FAA, controllers' union reach agreement on guidelines to combat fatigue

Plan comes after a number of reports of controllers falling asleep during overnight shifts.

The Federal Aviation Administration will work with the union representing the nation's air traffic controllers to develop new sleep schedules that incorporate fatigue science, it was announced Friday.

The agreement comes after a number of reports this spring of controllers falling asleep during overnight shifts, but the new guidelines were in the works before then. They were created by a working group established under a 2009 collective bargaining agreement between the FAA and the union, the National Air Traffic Controllers Association (NATCA).

"We are pleased that the efforts of the joint NATCA-FAA fatigue workgroup that produced these science-based recommendations have resulted in an agreement and their implementation into the schedules and work environments of our nation's dedicated and highly professional air traffic controller workforce," NATCA President Paul Rinaldi said in a statement.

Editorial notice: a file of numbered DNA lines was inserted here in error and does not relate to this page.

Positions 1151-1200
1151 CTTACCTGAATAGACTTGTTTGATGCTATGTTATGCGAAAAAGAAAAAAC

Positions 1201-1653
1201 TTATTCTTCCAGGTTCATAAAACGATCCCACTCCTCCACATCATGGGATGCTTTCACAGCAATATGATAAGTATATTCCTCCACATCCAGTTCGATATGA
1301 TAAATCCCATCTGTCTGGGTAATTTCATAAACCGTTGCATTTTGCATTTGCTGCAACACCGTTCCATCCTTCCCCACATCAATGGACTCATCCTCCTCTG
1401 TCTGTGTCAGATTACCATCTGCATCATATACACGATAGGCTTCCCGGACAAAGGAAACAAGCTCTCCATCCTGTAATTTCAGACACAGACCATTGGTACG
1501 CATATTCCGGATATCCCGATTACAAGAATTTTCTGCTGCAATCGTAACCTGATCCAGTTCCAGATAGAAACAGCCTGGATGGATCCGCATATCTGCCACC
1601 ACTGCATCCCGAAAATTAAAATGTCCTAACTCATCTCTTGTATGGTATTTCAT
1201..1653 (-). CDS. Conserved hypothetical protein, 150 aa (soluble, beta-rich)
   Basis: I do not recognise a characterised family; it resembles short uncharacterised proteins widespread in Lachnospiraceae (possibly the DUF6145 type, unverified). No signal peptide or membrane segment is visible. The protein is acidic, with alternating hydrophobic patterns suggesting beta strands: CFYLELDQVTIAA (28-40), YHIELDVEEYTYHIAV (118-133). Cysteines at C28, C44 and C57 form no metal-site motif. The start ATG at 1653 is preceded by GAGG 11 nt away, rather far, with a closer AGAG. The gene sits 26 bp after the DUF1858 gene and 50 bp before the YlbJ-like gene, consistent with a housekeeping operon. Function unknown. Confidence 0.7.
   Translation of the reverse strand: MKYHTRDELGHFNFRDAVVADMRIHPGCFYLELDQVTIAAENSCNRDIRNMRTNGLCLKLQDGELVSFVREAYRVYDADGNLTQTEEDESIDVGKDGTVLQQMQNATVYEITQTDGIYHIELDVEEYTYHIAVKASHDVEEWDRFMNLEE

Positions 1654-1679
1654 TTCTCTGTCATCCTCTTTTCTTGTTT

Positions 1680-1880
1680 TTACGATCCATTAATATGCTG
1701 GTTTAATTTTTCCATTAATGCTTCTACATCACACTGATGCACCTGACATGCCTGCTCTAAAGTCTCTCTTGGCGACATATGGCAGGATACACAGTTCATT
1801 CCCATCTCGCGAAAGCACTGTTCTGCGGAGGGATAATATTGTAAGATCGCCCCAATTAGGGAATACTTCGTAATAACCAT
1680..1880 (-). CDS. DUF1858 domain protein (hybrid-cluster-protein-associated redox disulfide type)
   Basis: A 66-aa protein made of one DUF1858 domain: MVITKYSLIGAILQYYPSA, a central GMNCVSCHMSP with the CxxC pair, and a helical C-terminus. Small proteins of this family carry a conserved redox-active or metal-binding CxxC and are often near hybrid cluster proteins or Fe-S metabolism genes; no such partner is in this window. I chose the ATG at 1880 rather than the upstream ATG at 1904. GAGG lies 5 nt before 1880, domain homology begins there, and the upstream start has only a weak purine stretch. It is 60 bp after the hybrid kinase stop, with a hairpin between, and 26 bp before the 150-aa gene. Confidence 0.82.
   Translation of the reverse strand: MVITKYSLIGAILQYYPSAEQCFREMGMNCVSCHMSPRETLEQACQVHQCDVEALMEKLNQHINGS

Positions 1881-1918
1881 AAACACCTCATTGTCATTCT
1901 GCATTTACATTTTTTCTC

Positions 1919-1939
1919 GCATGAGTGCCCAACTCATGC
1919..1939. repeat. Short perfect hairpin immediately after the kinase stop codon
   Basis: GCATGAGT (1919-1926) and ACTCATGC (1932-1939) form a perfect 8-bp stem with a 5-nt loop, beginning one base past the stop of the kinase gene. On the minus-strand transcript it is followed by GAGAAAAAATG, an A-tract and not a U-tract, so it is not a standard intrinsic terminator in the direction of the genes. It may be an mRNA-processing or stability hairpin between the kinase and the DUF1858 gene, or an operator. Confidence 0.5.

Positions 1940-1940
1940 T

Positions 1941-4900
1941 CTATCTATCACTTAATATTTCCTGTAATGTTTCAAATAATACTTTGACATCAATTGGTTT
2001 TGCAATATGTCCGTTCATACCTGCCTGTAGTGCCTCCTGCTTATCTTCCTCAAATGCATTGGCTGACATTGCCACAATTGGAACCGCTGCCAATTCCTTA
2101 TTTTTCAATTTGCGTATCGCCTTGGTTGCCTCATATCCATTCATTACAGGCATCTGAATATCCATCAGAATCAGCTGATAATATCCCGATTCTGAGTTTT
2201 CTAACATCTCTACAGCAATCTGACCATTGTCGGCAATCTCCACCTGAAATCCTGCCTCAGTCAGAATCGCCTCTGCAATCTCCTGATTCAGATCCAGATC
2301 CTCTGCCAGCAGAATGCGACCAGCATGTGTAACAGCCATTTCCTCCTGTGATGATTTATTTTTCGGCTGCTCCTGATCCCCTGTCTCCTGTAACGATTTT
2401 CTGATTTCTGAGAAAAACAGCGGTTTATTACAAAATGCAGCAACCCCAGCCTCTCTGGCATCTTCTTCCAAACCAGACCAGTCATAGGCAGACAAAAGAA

Currently, controllers receive a minimum of nine hours of rest between shifts. Many controllers opt to cram as many shifts as possible into the shortest time period possible in order to have long weekends.

In addition to the new sleep schedule principles, which are to be created no later than September 1, 2012, controllers will also be allowed to listen to the radio and read "appropriate" written materials, according to an FAA press release.

Under the agreement, the FAA will develop a way to allow controllers to regain their medical certification if diagnosed with sleep apnea if treatment is completed. Currently, controllers are sidelined if they receive a sleep apnea diagnosis.

A Fatigue Risk Management System for air traffic control operations will be developed by January 2012 that will collect and analyze data associated with work schedules. This is aimed to ensure that the schedules are not at risk for increasing controller fatigue.

"Air traffic controllers have the responsibility to report rested and ready to work so they can safely perform their operational duties," said FAA Administrator Randy Babbitt in a statement. "But we also need to make sure we have the right policies in place to reduce the possibility of fatigue in the workplace."